Instances of multiple applicative marking and multiple applied objects are found in Koyraboro Senni, Bantu languages, Tukang Besi (and possibly other Austronesian languages), and Abaza. In Cahuilla, applicative formation is achieved either via prefixation (for adding a locative object) or via suffixation (for adding benefective/recipient), which suggests that the diachronic origin of these markers may be different. In those cases where identical applicative morphemes allow iteration, as in Bantu, it is unclear whether their number is constrained by grammar or by processing limitations.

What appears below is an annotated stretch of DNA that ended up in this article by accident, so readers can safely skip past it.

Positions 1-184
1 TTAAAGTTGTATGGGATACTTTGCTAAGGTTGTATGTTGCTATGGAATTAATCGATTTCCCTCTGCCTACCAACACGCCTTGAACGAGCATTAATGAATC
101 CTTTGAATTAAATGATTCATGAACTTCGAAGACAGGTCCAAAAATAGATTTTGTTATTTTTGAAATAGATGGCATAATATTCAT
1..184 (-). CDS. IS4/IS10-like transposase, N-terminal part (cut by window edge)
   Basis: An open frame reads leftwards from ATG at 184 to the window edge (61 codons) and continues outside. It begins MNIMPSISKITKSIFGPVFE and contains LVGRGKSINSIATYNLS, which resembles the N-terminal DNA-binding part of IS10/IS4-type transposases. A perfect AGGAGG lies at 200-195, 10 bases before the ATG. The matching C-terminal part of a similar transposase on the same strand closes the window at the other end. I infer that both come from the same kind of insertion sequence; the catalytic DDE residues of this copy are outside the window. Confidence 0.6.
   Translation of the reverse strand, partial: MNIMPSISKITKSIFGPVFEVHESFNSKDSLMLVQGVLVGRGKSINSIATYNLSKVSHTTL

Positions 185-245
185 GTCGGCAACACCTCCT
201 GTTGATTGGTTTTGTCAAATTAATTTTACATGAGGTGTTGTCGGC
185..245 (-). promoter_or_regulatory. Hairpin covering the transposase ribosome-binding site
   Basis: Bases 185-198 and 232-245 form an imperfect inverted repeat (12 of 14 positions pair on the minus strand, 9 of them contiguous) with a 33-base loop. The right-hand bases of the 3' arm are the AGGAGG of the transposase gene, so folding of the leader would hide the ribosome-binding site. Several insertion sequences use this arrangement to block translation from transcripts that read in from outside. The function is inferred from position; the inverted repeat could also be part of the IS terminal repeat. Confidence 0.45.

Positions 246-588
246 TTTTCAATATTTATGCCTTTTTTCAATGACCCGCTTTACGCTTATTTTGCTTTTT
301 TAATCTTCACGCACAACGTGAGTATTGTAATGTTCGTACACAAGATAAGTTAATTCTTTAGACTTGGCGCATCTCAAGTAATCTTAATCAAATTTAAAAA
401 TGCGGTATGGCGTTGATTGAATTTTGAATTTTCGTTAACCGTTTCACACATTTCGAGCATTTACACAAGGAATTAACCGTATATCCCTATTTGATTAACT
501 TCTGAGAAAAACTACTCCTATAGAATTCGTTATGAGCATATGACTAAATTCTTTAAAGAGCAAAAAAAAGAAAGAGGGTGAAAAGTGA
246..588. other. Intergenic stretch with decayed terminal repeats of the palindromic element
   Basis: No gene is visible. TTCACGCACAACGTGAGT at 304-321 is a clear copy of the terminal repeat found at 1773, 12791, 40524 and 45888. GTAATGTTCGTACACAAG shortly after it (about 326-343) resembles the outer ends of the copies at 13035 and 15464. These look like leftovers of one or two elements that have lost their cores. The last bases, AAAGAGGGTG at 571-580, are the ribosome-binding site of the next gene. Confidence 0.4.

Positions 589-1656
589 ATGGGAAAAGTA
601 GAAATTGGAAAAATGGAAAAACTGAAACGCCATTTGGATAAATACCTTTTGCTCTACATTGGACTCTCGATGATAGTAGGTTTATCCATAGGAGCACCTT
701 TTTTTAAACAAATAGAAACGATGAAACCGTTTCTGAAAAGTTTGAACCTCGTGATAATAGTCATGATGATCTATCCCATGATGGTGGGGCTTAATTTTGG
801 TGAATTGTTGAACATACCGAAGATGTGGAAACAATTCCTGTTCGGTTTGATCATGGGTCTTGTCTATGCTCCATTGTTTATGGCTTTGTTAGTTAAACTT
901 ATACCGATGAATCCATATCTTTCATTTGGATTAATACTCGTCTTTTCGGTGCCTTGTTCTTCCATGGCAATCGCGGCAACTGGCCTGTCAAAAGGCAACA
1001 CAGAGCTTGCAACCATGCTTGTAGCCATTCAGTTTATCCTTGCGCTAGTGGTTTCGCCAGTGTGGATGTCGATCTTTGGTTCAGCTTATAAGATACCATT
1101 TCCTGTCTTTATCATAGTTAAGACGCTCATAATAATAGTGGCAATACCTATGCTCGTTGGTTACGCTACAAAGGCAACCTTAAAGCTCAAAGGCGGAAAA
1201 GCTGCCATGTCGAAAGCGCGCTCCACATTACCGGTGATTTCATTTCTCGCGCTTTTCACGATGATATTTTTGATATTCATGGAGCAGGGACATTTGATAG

It is sometimes hard to tell from grammatical descriptions whether benefactive is differentiated from recipient/goal, or other common roles associated with the applied object. It is also unclear how many languages merge benefactive and malefactive (the adversely affected object); impressionistically it seems more typical to keep them apart. In addition, the applied object can be mapped onto a possessor, whose place in the hierarchy of semantic roles is not quite clear. Benefactives, goals, and possessors are typically animate participants, which may create an impression that the applied object has to be an animate participant. Indeed, in some languages (e.g., Halkomelem) the referent of the applied object must be animate regardless of its semantic role (Gerdts 1988a; Gerdts 1993.) In some languages, e.g. Kinyarwanda, the linear order of the base and applied object varies depending on animacy (Kimenyi 1988; Polinsky and Kozinsky 1992; Polinsky 1995). Overall, animacy probably constitutes a separate dimension in the semantics of the applied object.